MINNEAPOLIS (WCCO) — It’s being called breakthrough research by medical journals around the world, and it’s happening at the University of Minnesota.
Using stem cells, U of M researchers have found a way to regenerate muscles in diseased lab mice.
They hope this breakthrough will lead to better treatments for patients fighting Duchenne Muscular Dystrophy, which brings with it learning disabilities, and extreme fatigue.
Researchers were able to essentially correct the gene mutation that causes muscular dystrophy.
Dr. Rita Perlingeiro heads the lab conducting the study. She explains the first step is to remove skin cells from the tail of a mouse with the disease.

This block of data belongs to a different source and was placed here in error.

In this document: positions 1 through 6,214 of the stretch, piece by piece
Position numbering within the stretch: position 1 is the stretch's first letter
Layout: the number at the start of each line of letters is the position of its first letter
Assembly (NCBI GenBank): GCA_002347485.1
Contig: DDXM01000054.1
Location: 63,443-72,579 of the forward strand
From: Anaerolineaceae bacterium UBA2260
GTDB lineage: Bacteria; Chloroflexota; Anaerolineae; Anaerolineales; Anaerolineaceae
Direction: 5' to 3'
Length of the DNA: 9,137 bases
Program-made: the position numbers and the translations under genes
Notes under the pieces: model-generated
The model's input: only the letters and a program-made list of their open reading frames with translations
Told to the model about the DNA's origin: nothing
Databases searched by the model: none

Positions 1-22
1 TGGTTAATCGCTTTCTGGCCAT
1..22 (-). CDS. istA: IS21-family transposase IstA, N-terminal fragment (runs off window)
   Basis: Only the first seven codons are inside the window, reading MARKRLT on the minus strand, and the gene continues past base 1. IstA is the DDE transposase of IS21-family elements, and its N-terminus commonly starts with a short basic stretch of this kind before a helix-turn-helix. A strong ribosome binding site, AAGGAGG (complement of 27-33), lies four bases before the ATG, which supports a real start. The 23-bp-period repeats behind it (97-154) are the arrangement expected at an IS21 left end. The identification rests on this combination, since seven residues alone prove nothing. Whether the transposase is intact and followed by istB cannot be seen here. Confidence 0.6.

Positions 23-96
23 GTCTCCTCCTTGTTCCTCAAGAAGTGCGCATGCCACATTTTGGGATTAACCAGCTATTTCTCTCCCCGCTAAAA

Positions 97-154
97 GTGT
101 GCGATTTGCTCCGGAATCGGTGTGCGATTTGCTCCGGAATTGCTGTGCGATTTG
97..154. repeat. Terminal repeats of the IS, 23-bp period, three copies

“These are skin, simply skin,” she said. “They don’t make muscle.”
Using a molecularly engineered protein, researchers reprogram the cell to make any tissue in the animal’s body.
Next researchers corrected the disease in the reprogrammed cell, and reprogrammed them once again — this time to be muscle stem cells.
“The next step is we specifically instruct them to make skeletal muscle,” she said.
Researchers then measured the results using a device that quantifies muscle function. While the mice weren’t cured, they were able to restore some mobility.
Perlingeiro says there are still many steps to go through before bringing this to humans. One of the obstacles they face is finding a way to make sure the cells are safe and virus free when inserting the missing genes into the reprogrammed cells.
Researchers have found a way to use a patient’s own cells to generate healthy tissues.